Use code contracts in interfaces

A good practice in software development is to define the interfaces of a module prior to the implementation of this module. Therefore you will normally begin to implement a class interface. Within this interface you define the class methods with their parameters and results.

With code contracts you can extend these method definitions and define the pre-conditions and post-conditions of class methods. Therefore, in my opinion, the creation of code contracts should also be done within the interface definition and not in the class implementation. Within this article I want to show you how you can add code contracts to class interfaces.

 
Example application

The example application is based on the application developed during the previous article of this series. The application contains a Person class with Name and Age properties. Furthermore the class contains an Initialize method to set up all properties. The following source code shows this application with the according code contracts.

static void Main(string[] args)
{
    Person myPerson = new Person();

    myPerson.Initialize("John Doe", -1);

    Console.ReadKey();
}

public class Person
{
    private string _name;
    private int _age;

    public string Name { get { return _name; } }
    public int Age { get { return _age; } }

    public Person()
    {
        _name = "";
        _age = 0;
    }

    public void Initialize(string name, int age)
    {
        Contract.Requires(name != null);
        Contract.Requires(age >= 0);
        Contract.Ensures(Name == name);
        Contract.Ensures(Age == age);

        //init properties
        _name = name;
        _age = age;
    }

    [ContractInvariantMethod]
    private void ObjectInvariant()
    {
        Contract.Invariant(Name != null);
        Contract.Invariant(Age >= 0);
    }
}

 
Interface

At first we have to create the interface definition of the class. The following source code shows the implemented interface.

public interface IPerson
{
    string Name { get; }
    int Age { get; }

    void Initialize(string name, int age);
}

 
Contract class

It is not possible to add the code contracts to the interface. But it is possible to create a contract class and link it with the interface definition. To do this we have to create an abstract class which implements the interface. In this abstract class we now may implement all methods and their code contracts. At least we have to connect the class interface implementation with the abstract class containing the code contract implementation. The interface class must therefore be decorated with the ContractClass attribute and the code contracts class must be decorated with the ContractClassFor attribute. Now, whenever we use the interface, the contract is automatically applied. The following source code shows the according implementation.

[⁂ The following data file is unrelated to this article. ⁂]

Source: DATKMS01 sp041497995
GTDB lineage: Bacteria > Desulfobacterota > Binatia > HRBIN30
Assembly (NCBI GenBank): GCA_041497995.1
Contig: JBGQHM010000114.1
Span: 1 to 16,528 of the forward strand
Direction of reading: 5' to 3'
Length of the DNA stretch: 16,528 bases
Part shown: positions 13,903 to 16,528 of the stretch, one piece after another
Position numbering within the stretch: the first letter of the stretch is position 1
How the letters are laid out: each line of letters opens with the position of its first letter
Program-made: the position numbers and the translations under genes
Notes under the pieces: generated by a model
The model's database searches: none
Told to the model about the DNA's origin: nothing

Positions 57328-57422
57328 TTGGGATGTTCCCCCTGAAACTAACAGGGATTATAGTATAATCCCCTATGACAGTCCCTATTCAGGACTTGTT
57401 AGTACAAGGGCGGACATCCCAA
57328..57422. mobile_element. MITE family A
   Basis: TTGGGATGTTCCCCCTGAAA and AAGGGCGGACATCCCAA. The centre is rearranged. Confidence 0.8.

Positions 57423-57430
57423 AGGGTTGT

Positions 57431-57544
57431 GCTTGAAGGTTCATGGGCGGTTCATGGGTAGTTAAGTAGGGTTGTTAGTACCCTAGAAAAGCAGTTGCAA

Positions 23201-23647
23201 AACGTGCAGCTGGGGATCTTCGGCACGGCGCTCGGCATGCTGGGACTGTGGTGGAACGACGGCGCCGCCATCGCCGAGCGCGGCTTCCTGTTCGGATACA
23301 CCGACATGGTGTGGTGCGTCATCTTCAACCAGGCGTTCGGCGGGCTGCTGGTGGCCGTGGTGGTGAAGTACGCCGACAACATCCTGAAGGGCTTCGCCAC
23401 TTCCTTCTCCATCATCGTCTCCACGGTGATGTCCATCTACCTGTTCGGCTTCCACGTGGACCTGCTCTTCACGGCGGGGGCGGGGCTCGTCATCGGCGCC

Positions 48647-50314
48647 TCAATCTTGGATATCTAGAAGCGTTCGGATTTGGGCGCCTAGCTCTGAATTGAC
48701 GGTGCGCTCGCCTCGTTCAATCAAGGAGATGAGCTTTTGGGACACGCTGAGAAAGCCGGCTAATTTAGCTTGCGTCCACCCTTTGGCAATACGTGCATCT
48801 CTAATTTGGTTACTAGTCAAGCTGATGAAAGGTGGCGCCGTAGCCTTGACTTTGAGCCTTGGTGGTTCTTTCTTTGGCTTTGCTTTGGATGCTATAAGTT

[ContractClass(typeof(PersonContract))]
public interface IPerson
{
    string Name { get; }
    int Age { get; }

    void Initialize(string name, int age);
}

[ContractClassFor(typeof(IPerson))]
public abstract class PersonContract : IPerson
{
    public string Name
    {
        get { throw new NotImplementedException(); }
    }

    public int Age
    {
        get { throw new NotImplementedException(); }
    }

    public void Initialize(string name, int age)
    {
        Contract.Requires(name != null);
        Contract.Requires(age >= 0);
        Contract.Ensures(Name == name);
        Contract.Ensures(Age == age);
    }
}

 
Class implementation and Invariants

After you have created the class interface and lined it with the code contract abstract class, you may implement you Person class. Of course, this class must be based on the according interface to connect it with the code contracts. But within the class you now don’t need to implement any contracts without one exception to this rule. Invariants must still be implemented in the concrete class and cannot be added to the abstract contract definition class. Invariants are internal implementation details and therefore they are contracts for the internal state of an object. Thus, it wouldn’t make sense to define invariants on an interface because interfaces are not a concrete implementation and therefore they have no internal state. The following source code shows the final implementation of the Person class. The invariant contracts are implemented in this class and all other contracts will be applied by using the according interface.

public class Person : IPerson
{
    private string _name;
    private int _age;

    public string Name { get { return _name; } }
    public int Age { get { return _age; } }

    public Person()
    {
        _name = "";
        _age = 0;
    }

    public void Initialize(string name, int age)
    {
        _name = name;
        _age = age;
    }

    [ContractInvariantMethod]
    private void ObjectInvariant()
    {
        Contract.Invariant(Name != null);
        Contract.Invariant(Age >= 0);
    }
}

 
Summary

By using interfaces and abstract code contract classes it is possible to split the definition of a class from its implementation. At the end, this results in higher-quality code.

Advertisements
Dieser Beitrag wurde unter .NET, C# abgelegt und mit verschlagwortet. Setze ein Lesezeichen auf den Permalink.

Kommentar verfassen

Trage deine Daten unten ein oder klicke ein Icon um dich einzuloggen:

WordPress.com-Logo

Du kommentierst mit Deinem WordPress.com-Konto. Abmelden / Ändern )

Twitter-Bild

Du kommentierst mit Deinem Twitter-Konto. Abmelden / Ändern )

Facebook-Foto

Du kommentierst mit Deinem Facebook-Konto. Abmelden / Ändern )

Google+ Foto

Du kommentierst mit Deinem Google+-Konto. Abmelden / Ändern )

Verbinde mit %s